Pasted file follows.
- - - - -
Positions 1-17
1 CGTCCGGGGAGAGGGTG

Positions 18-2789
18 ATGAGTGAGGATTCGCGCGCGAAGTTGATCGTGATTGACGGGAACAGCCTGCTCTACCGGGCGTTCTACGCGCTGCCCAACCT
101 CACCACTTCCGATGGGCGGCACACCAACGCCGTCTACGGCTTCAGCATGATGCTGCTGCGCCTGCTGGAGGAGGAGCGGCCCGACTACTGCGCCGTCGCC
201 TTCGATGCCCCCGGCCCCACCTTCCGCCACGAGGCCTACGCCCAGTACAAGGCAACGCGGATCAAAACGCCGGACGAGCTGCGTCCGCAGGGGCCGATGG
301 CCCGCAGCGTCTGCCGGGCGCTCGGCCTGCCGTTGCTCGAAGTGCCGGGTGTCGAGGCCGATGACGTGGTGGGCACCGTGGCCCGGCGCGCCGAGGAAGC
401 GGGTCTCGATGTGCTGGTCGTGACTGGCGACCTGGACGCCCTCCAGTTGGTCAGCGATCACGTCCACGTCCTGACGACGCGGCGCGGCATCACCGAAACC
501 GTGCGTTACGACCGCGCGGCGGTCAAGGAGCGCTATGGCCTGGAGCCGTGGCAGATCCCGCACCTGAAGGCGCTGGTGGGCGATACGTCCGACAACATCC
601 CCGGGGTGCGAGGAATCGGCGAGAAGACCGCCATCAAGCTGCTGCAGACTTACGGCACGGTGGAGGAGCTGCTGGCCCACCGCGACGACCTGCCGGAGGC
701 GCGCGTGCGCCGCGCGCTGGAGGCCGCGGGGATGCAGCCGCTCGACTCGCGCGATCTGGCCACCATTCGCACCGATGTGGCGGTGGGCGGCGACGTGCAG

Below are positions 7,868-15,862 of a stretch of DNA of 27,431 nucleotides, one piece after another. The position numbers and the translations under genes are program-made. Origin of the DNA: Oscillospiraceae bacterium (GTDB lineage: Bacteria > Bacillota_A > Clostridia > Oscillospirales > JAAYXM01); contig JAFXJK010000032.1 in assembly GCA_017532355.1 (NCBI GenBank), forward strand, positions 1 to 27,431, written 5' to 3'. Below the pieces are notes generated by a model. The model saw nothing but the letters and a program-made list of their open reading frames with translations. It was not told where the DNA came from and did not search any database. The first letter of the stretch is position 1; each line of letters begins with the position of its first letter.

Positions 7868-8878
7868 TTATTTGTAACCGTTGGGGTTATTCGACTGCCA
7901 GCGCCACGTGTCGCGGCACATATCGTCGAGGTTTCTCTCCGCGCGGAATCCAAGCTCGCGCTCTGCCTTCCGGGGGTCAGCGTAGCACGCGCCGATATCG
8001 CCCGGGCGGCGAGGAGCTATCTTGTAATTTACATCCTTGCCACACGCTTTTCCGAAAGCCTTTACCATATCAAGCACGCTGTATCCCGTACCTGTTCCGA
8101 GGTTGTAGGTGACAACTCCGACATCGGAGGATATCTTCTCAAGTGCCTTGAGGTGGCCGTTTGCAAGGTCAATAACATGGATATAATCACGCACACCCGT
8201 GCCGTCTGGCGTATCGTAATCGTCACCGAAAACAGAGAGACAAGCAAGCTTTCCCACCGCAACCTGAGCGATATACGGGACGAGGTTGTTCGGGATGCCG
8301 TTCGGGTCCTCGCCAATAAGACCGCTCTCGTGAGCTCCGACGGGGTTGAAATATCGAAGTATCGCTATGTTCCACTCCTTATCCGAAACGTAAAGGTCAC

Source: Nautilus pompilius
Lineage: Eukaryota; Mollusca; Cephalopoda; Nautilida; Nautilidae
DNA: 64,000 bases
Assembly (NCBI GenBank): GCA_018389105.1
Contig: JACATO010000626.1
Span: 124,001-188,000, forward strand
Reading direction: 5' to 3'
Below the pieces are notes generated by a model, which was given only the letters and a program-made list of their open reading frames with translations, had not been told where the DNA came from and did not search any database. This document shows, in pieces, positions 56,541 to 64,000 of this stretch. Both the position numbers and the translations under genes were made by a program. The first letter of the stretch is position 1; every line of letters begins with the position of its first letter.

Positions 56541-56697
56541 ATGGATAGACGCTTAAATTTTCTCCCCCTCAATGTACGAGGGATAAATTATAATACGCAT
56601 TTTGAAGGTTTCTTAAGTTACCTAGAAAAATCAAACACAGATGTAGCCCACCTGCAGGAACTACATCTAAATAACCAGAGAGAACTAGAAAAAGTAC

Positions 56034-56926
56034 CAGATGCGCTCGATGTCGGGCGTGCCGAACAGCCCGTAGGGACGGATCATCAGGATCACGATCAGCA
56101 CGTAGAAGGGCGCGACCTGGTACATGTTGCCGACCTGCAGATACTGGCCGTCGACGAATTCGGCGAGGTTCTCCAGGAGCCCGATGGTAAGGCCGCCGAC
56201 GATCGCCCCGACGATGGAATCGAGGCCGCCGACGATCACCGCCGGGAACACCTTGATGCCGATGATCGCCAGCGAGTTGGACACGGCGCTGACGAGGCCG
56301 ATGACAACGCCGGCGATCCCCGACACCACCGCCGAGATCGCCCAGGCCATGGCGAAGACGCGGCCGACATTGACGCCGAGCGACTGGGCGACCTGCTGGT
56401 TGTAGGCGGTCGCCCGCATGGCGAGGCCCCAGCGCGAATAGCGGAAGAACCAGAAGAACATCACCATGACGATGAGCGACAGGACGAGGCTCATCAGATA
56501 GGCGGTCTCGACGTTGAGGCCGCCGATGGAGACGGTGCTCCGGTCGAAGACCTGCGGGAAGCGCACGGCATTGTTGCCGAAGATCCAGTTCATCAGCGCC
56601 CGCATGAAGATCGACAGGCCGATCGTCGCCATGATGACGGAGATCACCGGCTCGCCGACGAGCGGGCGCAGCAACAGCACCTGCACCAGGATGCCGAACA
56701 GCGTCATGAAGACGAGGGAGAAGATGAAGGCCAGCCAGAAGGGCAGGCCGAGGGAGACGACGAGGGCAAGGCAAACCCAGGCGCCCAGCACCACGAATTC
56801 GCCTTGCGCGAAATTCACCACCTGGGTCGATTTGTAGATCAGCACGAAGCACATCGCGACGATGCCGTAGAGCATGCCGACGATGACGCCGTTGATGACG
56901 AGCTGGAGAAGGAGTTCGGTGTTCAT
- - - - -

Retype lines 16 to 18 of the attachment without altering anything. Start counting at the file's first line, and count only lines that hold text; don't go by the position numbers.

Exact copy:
8001 CCCGGGCGGCGAGGAGCTATCTTGTAATTTACATCCTTGCCACACGCTTTTCCGAAAGCCTTTACCATATCAAGCACGCTGTATCCCGTACCTGTTCCGA
8101 GGTTGTAGGTGACAACTCCGACATCGGAGGATATCTTCTCAAGTGCCTTGAGGTGGCCGTTTGCAAGGTCAATAACATGGATATAATCACGCACACCCGT
8201 GCCGTCTGGCGTATCGTAATCGTCACCGAAAACAGAGAGACAAGCAAGCTTTCCCACCGCAACCTGAGCGATATACGGGACGAGGTTGTTCGGGATGCCG